Thursday, June 18, 2009

Religion and Biblical Exegesis

The quote I posted from Ziony Zevit last week has sparked a bit of discussion again on the issue of how belief (religious or otherwise) can color how we interpret the Bible. While the influence of our own presuppositions likely hinders us from being truly objective, we can come close by keeping an open mind about all of the interpretive options. I thought Ken Brown expressed it well today when he said:
For this reason it remains vital for all interpreters to foster a critical approach both to scripture and their own traditions, seeking (though perhaps never finding) the objectivity to honestly assess the interpretive options. Not only believers (of various stripes) but unbelievers as well must be careful to guard against letting their own presuppitions silence the text. On this score, the believer is aided by a natural tendency to read the Bible charitably, while the non-believer is aided by a natural tendency to recognize the fundamental otherness of the text. Much of the vitality of biblical studies comes from the dialogue–sometimes friendly, sometimes less so!–between these two approaches.
The debate also reminded me of a good quote from Stephen Prothero on the difference between studying religion and doing theology.
I am by training a professor of religious studies. That means, among other things, that just about every time I step onto a plane or attend a party I have to explain to someone that, no, I am not a minister, no, I do not teach theology, and, no, I do not work in a divinity school. Theology and religious studies, I often say, are two very different things--as different as art and art history. While theologians do religion, religious studies scholars study religion. Rather than ruminating on God, practitioners of religious studies explore how other human beings (theologians included) ruminate on sacred things. Scholars of religion can be religious, of course, but being religious is not our job. Our job is to try to understand what religious people say, believe, know, feel, and experience. And we try to do this work as fairly and objectively as possible.
(Prothero 2007, 10; emphasis original)
The theologian is doing religion. The religious studies scholar is studying religion. That distinction has impacted my thinking quite a bit because I view biblical studies (in its SBL secular academic sense) as a branch of religious studies (as we were challenged to do by JZ Smith at the presidential address in Boston).

The issue is similar to the distinction between apologetics and critical Bible scholarship that I wrote about in April.

Reference: Prothero, Stephen. 2007. Religious Literacy: What Every American Needs to Know-and Doesn't. HarperCollins.

HT: Phil Sumpter and Ken Brown for their thoughtful responses.


  1. The comparison with art and art history is fantastic. I'll have to remember that!

  2. Perhaps the issue I'm trying to bring up can be put like this:

    1) What is the goal of a scientific approach to the Bible?

    Answer: to understand it according to what it is (i.e. to read it on its own terms).

    2) What is the best approach to the Bible: "religious" or "theological" (to use your terms from the post).

    Answer: it depends on the nature of the text, is the Bible itself religious or theological?

    Lets compare two quotes, one from your post and another by von Rad.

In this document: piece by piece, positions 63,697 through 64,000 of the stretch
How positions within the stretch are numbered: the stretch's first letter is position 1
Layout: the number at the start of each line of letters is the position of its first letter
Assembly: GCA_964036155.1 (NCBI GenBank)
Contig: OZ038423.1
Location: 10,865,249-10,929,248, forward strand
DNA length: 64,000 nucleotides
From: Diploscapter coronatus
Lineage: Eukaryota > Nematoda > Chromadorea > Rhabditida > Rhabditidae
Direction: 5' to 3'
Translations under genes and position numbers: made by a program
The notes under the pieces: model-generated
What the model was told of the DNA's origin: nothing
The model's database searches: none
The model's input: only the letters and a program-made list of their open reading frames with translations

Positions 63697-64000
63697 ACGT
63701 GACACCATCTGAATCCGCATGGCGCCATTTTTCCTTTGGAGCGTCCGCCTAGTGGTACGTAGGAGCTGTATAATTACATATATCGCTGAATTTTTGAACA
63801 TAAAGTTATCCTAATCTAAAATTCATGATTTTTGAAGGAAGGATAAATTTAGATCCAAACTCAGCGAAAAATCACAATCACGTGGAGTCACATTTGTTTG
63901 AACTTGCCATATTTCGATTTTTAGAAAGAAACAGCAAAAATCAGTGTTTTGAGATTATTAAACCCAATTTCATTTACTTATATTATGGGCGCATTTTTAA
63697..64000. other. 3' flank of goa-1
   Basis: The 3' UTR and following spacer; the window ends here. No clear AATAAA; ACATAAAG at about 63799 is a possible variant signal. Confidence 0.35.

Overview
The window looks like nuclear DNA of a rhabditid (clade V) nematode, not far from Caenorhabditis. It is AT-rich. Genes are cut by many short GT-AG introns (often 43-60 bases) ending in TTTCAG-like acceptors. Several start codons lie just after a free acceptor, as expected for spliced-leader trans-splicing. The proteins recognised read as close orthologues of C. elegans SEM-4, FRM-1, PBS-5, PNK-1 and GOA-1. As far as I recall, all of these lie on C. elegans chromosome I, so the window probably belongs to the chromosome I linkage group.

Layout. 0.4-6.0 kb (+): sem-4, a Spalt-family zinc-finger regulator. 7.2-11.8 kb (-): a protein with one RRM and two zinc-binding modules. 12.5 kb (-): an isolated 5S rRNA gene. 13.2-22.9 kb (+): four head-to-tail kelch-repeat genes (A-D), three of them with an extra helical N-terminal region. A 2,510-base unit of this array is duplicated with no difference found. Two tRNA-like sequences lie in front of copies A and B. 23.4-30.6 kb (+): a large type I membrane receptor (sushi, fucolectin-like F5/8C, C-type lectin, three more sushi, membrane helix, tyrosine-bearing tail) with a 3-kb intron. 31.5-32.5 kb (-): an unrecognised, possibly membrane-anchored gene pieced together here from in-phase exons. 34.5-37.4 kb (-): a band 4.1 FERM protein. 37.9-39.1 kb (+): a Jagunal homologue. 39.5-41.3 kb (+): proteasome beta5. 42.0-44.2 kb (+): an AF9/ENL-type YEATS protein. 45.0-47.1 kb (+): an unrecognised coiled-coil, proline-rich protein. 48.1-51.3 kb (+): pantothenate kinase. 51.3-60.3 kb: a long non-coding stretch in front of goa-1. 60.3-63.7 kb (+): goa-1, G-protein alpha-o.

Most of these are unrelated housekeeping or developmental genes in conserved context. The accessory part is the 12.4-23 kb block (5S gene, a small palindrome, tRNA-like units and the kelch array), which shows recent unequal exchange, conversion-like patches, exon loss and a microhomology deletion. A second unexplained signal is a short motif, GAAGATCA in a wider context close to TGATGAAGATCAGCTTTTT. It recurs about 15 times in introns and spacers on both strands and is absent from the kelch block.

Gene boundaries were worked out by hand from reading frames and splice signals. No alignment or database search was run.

Prothero says the following: religious studies scholars study religion. Rather than ruminating on God, practitioners of religious studies explore how other human beings (theologians included) ruminate on sacred things.

    Von Rad's analysis of the Bible is very different. He says the following: Because Israel, in its historical witnesses, did not refer to its own faith but rather to Jahwe himself, in other words, because faith was not the "object," rather the "bearer, mouth" of its witness, the revelation of Jahwe in history in words and deeds becomes the object of a theology of the Old Testament.

    In other words, the Bible is a kerygmatic text, it witnesses to a reality outside of itself, that is its intention and the reason for its being. This is not religious eisegesis, it is a scientific statement about the nature of the text. The fact that a living God is part of the equation doesn't make it less scientific.

    Thus, on von Rad's analysis, Prothero's basic approach is fundamentally flawed because it doesn't do justice to the nature of the text itself.

    Is von Rad a theologian or a religious studies scholar?

  3. I remember that post, Phil. We actually went back and forth on much the same issue then in a series of posts. (See my archive from Oct 08 for posts on Christological interpretation.) My initial post in that exchange is here. You've raised some good points here and at your post. I'll respond after I've had some time to process.

  4. I hope you guys realize that Chris Heard has picked up on this as well.

    A great conversation.

    What I've noticed at SBL is that it is impossible, really, for art historians to be neutral about the art they study. Either they believe it is beautiful and important, just the opposite (Hector Avalos), or some shade of grey in between.

    And, protestations to the contrary notwithstanding, it's no less obvious that the differences in evaluation depend to a large degree on different responses to the Sache of the text which von Rad, it goes without saying, identified correctly.

  5. John, I just love the way you use the word Sache. That's what it's all you about! Your comment on Biblicalia (Childs+Sache) made my day.

  6. I meant: that's what it's all about.